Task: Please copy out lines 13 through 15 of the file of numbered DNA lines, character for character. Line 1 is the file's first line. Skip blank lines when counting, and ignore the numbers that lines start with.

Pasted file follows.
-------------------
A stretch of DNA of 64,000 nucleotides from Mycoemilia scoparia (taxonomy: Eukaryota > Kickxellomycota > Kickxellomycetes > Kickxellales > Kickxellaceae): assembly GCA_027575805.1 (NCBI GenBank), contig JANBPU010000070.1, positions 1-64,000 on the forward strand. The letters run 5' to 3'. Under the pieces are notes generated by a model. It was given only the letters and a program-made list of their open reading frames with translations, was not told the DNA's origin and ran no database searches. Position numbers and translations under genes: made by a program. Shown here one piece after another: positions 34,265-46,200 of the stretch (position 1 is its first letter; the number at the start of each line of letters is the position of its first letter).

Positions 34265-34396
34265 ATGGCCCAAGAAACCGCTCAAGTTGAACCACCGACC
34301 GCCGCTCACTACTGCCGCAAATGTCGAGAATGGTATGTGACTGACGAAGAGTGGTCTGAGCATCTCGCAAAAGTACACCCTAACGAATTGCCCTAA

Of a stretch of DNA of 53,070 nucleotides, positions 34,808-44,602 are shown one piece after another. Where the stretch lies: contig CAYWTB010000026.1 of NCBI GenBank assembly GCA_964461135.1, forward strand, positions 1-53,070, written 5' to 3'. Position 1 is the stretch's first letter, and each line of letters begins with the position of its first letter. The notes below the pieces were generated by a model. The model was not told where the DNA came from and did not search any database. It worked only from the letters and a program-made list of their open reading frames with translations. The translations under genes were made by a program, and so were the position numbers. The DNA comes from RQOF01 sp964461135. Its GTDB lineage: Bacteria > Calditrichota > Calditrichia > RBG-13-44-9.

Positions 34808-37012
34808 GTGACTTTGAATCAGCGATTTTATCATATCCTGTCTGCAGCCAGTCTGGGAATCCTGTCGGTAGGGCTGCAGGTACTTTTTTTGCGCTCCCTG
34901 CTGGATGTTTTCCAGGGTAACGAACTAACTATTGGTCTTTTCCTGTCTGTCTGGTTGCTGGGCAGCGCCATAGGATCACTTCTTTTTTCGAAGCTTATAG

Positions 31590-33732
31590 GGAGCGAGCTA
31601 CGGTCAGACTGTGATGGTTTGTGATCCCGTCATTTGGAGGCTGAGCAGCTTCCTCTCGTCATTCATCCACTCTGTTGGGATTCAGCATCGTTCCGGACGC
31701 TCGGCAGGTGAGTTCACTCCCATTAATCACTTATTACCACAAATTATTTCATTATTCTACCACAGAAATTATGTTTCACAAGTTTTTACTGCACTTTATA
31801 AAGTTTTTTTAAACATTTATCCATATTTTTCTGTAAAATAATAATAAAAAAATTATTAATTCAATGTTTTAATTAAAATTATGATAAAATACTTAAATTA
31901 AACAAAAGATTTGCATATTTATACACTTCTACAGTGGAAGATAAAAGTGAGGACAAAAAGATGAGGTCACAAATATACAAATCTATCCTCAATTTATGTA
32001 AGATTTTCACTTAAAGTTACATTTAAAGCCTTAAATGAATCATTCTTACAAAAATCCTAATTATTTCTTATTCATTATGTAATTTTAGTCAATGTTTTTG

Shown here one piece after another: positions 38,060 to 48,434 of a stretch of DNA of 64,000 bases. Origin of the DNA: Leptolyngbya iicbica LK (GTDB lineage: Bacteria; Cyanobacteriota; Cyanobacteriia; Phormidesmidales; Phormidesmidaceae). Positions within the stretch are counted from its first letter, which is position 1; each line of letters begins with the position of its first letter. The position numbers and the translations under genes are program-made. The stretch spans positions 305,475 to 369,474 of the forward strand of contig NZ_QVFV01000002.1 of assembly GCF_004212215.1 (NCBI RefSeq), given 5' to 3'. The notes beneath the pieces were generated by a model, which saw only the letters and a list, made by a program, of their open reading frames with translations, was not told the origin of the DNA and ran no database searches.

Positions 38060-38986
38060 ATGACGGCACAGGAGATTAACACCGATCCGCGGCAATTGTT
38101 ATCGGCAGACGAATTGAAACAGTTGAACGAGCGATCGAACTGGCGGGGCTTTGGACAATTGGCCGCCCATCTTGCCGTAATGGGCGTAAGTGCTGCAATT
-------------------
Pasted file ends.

31801 AAGTTTTTTTAAACATTTATCCATATTTTTCTGTAAAATAATAATAAAAAAATTATTAATTCAATGTTTTAATTAAAATTATGATAAAATACTTAAATTA
31901 AACAAAAGATTTGCATATTTATACACTTCTACAGTGGAAGATAAAAGTGAGGACAAAAAGATGAGGTCACAAATATACAAATCTATCCTCAATTTATGTA
32001 AGATTTTCACTTAAAGTTACATTTAAAGCCTTAAATGAATCATTCTTACAAAAATCCTAATTATTTCTTATTCATTATGTAATTTTAGTCAATGTTTTTG